Ambassador Update - Glenmore Reservoir

Ambassador Update - Glenmore Reservoir

Simon Coward
4 minute read

Words by Paul Kolman

Hey there, Paddlers

We're in mid Fall now and winter is slowly letting us know it's on it's way, with a few early light snowfalls. This is not good news for us kayakers. Not at all. Just like bears going on a feeding frenzy to get as much to eat as they can to prepare for the long winter, us dedicated kayakers are doing the same and trying to get as much time on the water while it's still liquid. Sure, one can always go and visit a warmer climate and paddle there, but it's just not the same as paddling in the beautiful area we live in. At least for me. I love the lakes we have and the spectacular scenery they have to offer.

Here in Calgary we are especially fortunate to have a fair size body of water we can paddle on without even having to leave the city.

For those not familiar with Calgary, the Glenmore Reservoir is a large reservoir on the Elbow River in the southwest quadrant of Calgary, Alberta, created by the Glenmore Dam that holds back the reservoir. It is a primary source of drinking water to the city. Swimming is not allowed in it. It is surrounded by a large green space. South Glenmore park and North Glenmore park surround the reservoir. They are connected on the west end by the Weaselhead Natural area.

The Glenmore Reservoir opens May 1st (if clear of ice) and closes October 31 for boating. The reservoir is enjoyed by many different types of non-motorized vessels. Kayaks, canoes, sailboats, row boats etc. Motor boats are not allowed on the reservoir with the exception of the rescue patrol boat, thus making it stress free environment to enjoy our water sport. One does not have to worry about speed boats etc and can enjoy a beautiful day or evening on water.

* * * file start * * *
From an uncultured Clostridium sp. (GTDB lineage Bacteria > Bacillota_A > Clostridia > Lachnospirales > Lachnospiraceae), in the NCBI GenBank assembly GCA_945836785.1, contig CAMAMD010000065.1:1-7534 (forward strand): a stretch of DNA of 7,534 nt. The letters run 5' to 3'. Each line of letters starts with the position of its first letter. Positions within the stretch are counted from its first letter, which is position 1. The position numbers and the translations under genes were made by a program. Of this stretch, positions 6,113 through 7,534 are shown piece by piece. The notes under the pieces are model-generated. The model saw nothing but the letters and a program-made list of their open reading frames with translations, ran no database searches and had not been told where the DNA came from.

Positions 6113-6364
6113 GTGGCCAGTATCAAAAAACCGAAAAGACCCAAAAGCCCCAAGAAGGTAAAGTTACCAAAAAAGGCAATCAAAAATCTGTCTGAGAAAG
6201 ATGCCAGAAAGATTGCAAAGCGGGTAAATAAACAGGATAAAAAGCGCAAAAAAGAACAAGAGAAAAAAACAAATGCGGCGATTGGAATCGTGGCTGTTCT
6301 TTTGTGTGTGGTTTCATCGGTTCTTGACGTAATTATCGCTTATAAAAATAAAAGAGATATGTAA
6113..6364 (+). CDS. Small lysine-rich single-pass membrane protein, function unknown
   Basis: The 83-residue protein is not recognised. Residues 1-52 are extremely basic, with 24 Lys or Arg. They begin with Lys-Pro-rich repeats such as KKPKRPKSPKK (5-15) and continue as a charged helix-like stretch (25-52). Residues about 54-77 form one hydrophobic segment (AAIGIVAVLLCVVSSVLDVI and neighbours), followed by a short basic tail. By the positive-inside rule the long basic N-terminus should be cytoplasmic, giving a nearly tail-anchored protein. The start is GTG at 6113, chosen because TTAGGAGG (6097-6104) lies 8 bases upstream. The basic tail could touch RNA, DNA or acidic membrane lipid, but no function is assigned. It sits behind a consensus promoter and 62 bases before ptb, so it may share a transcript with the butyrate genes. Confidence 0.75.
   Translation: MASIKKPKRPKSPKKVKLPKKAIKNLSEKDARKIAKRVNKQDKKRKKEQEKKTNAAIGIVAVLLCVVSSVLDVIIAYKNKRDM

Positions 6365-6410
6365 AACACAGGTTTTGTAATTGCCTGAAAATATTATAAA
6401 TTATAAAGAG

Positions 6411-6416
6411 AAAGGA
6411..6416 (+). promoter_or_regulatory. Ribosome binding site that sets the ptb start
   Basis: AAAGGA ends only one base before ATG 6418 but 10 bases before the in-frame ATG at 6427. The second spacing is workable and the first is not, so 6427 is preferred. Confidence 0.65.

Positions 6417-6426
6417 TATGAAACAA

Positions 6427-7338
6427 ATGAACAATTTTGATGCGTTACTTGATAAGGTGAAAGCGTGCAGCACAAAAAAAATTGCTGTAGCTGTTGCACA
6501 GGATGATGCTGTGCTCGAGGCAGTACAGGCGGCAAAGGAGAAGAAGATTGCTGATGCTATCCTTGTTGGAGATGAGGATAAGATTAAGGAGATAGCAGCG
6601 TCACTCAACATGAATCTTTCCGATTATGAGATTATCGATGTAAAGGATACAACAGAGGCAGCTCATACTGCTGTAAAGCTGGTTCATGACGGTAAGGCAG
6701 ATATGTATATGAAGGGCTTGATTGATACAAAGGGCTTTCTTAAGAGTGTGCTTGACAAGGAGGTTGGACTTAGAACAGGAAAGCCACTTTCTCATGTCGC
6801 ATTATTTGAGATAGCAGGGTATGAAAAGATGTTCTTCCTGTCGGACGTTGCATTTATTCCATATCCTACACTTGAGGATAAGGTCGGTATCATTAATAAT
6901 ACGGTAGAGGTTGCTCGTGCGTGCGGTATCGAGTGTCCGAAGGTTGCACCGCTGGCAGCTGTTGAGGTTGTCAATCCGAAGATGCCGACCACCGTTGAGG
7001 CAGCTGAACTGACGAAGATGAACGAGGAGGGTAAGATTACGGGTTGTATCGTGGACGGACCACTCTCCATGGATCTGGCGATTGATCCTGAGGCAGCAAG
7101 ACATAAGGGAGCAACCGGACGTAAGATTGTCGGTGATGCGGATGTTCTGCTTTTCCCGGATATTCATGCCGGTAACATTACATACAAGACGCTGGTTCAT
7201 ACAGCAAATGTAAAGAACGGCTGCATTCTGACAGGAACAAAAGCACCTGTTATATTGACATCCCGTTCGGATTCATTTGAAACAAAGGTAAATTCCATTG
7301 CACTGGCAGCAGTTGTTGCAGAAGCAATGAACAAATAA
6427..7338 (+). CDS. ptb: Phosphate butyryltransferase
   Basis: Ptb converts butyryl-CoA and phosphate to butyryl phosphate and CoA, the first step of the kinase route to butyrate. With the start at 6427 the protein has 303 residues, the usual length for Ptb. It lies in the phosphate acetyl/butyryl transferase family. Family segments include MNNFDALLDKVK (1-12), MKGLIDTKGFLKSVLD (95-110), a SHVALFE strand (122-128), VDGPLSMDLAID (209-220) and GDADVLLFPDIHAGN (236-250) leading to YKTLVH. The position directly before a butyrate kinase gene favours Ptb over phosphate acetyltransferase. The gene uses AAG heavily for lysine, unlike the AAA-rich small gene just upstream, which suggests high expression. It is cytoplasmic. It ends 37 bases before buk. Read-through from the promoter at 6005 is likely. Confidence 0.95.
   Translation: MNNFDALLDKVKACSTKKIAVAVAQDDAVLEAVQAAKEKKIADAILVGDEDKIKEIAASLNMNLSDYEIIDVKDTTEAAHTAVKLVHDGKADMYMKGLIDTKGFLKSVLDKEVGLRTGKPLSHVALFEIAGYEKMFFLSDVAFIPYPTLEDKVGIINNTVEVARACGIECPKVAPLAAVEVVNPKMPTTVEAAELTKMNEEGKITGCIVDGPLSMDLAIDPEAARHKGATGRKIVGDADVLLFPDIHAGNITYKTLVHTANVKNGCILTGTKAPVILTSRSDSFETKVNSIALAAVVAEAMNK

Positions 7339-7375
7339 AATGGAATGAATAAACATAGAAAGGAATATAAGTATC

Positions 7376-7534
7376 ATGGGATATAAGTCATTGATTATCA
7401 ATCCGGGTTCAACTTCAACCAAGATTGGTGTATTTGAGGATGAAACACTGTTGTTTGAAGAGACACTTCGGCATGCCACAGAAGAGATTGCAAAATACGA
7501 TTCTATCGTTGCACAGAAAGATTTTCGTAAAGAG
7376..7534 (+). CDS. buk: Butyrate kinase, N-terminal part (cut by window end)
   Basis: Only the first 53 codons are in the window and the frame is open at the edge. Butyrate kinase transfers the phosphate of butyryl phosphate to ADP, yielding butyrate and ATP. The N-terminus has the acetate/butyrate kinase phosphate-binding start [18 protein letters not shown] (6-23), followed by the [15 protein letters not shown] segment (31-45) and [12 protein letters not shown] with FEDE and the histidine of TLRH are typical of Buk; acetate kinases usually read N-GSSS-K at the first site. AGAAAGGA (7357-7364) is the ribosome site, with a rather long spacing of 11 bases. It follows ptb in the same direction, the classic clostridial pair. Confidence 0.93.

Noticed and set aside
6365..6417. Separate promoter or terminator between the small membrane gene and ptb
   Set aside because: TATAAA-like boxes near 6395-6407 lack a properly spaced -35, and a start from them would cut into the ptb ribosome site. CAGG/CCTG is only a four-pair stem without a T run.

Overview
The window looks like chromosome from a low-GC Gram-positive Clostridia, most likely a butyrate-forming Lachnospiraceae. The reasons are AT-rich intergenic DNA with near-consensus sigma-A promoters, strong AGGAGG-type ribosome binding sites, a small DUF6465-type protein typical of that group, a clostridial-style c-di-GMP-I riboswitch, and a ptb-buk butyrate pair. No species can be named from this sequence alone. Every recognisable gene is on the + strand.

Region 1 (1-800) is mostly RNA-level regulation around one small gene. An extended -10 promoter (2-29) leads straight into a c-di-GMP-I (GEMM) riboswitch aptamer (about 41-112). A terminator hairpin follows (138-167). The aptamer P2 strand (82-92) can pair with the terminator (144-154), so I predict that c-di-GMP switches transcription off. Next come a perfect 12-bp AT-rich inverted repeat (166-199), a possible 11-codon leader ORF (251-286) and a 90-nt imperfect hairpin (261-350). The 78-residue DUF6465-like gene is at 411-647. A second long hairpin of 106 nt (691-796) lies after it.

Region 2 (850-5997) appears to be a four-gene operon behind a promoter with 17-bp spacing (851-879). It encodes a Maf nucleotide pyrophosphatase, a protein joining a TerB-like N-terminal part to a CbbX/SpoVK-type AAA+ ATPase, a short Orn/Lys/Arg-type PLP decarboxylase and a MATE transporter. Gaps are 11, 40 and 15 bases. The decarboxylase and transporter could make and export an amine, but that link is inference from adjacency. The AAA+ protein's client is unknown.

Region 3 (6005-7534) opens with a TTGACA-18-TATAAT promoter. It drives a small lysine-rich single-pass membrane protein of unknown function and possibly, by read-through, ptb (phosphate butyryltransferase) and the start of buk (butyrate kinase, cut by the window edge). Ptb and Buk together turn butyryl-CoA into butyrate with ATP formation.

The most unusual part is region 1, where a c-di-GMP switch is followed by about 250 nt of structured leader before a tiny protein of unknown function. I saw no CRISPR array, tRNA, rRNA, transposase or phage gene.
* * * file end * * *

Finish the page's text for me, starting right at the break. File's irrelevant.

When you get up into the Weaselhead area it's hard to believe you are actually in the middle of a large city. There are times when I'm paddling there, that you don't see or hear any noise pollution. It feels like you are actually away from the city. How lucky we are.

Being on the water there one can enjoy beautiful scenery, fauna and flora alike. All kinds of waterfowl and animals make the reservoir their home. Birds such as eagles, hawks, cormorants, pelicans, swans, geese, ducks and others can be viewed.

Along the shore one can also see deer, coyotes and elk. Once in a while even a bear and moose wonder into the area, though I personally haven't seen them.

When you get into to Weaselhead area in the evenings you can also watch beavers and muskrats.

This year was a bit different from other years on the reservoir. The dam that holds back the water is being worked on. As a result the water level was dropped quite low and only a small portion of the lake was available to paddle on. That was a bummer so I didn't paddle there too much earlier in the season. Areas that are normally covered with water were left exposed, especially in the Weaselhead area.

 It did give you a different perspective of the reservoir.  It actually felt like you were paddling on a totally different body of water. Paddling into the Weaselhead area was impossible. By  late August though the reservoir's level finally started rising as the work on the dam is nearing completion. One can now paddle into the Weaselhead a little ways. Not as far up the Elbow River as usual but can make it up to the pedestrian bridge crossing the river there.

Finally it's great to paddle there again. An escape from the busy city life, right in the middle of the city. Awesome. We only have a few more weeks to paddle there so I'm taking advantage of it as much as I can. The fall is also a great time to paddle there and watch the ever changing scenery as the leaves on the trees are changing color.

That's it for now. I'm looking forward to the next trip out.

Until next time.... 

May your paddles stay wet and your butts stay dry!

Bye for now!

By Paul Kolman

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